After a fortnight or so I made it out of there, could not believe how tired you can get doing nothing, even walking to the bedroom took effort. Making progress though and even after just eight weeks or so feeling a lot better. Still got the headaches, fuzzy head at times, especially if I bend down, or turn too quick, tire very easily, good days, bad days, hopefully the days between them will grow more and more. But I’m alive relatively pain free, full use of limbs, brain etc along with positive thoughts, looking forward to putting my new golf clubs in the back of my new car sitting on the drive.


Life hopefully someday back to relative normality. Got a million questions when I learn how to get them to you all, but will leave them for another day, this is already turning into a book, but can’t help myself when I get going.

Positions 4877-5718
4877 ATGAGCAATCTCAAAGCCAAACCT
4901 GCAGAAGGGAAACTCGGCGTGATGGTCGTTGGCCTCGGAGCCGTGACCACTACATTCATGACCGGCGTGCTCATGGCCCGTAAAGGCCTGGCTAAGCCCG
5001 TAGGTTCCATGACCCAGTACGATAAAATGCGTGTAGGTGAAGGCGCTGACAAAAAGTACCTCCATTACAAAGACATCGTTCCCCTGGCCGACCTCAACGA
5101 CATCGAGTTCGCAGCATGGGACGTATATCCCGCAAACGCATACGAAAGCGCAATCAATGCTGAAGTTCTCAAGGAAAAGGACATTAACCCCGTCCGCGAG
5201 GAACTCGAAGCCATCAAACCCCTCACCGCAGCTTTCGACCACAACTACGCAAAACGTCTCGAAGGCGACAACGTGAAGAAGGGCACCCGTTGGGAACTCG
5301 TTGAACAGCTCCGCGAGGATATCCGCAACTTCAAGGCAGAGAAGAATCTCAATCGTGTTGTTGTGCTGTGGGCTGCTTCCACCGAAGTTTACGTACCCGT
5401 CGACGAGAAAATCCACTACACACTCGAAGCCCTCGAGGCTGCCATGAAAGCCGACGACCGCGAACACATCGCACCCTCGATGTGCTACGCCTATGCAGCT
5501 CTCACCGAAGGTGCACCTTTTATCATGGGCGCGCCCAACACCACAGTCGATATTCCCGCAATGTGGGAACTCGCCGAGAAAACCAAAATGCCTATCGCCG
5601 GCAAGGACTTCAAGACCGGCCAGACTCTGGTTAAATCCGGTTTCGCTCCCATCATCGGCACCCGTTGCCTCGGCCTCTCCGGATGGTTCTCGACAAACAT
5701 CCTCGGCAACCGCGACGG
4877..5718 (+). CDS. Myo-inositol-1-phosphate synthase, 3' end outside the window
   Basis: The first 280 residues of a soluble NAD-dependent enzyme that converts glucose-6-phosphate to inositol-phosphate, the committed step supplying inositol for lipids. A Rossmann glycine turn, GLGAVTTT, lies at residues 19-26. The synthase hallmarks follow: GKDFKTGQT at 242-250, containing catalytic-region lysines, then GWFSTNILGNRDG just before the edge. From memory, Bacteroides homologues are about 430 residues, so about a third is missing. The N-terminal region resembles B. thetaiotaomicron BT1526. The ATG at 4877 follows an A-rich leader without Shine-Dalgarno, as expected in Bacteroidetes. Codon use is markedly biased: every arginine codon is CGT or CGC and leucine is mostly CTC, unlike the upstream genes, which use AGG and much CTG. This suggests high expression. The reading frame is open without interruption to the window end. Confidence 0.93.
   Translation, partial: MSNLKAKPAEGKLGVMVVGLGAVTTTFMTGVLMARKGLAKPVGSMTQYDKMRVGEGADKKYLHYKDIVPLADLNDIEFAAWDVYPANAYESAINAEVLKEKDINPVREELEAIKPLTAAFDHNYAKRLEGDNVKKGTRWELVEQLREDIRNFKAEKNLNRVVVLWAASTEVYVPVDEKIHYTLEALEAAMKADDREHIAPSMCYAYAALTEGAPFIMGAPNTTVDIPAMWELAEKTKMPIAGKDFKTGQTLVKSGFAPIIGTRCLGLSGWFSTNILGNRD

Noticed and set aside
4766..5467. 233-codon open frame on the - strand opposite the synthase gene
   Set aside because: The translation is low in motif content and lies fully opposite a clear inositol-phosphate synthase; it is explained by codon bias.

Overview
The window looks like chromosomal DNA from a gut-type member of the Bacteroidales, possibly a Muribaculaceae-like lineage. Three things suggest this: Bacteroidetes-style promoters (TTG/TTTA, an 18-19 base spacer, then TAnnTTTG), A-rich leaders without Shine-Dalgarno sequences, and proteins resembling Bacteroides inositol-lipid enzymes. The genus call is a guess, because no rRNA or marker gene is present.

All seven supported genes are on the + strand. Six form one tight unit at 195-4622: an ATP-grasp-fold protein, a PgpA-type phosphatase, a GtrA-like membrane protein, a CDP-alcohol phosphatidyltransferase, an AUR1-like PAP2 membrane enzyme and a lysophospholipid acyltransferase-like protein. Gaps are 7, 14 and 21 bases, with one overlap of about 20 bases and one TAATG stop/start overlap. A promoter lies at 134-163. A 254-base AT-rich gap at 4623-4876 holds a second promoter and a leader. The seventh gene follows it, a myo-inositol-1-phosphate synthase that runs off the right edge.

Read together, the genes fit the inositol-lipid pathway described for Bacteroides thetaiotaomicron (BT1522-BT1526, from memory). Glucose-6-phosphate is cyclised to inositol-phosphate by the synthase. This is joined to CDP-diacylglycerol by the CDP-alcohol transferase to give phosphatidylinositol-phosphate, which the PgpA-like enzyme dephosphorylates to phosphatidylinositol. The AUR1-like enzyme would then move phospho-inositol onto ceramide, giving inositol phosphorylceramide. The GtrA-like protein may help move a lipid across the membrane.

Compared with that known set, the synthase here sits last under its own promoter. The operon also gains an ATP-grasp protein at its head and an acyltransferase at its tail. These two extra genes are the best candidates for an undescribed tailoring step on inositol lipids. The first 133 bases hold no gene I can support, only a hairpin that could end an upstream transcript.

An old teacher once told me (going back a bit now).,

The amount you give, in life, is the amount you receive, with something more besides.


So I hope that this helps and inspires someone else’s progress through their illness, knowing you’re not alone in this is certainly an advantage. It has helped me.


We have all made it this far for a reason, our time is obviously too valuable to lose.

Best of luck to all. 


SAH 20th May 2016.

Dated 24/7/16

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Hi :)


A very warm welcome to BTG.

Thank you for sharing your story, it will certainly help and inspire others.


Wishing you well with your on going recovery and hope that with your positive thoughts, it wont be long before you are putting your new golf clubs in the back of your new car sitting on the drive :) also sounds like you had a very wise old teacher!


We look forward to hearing more from you.

Take care




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Welcome to Btg and thanks for sharing your story. It sounds like your ability to stay calm under crisis , probably from your experience in the force , really helped you when you needed it most.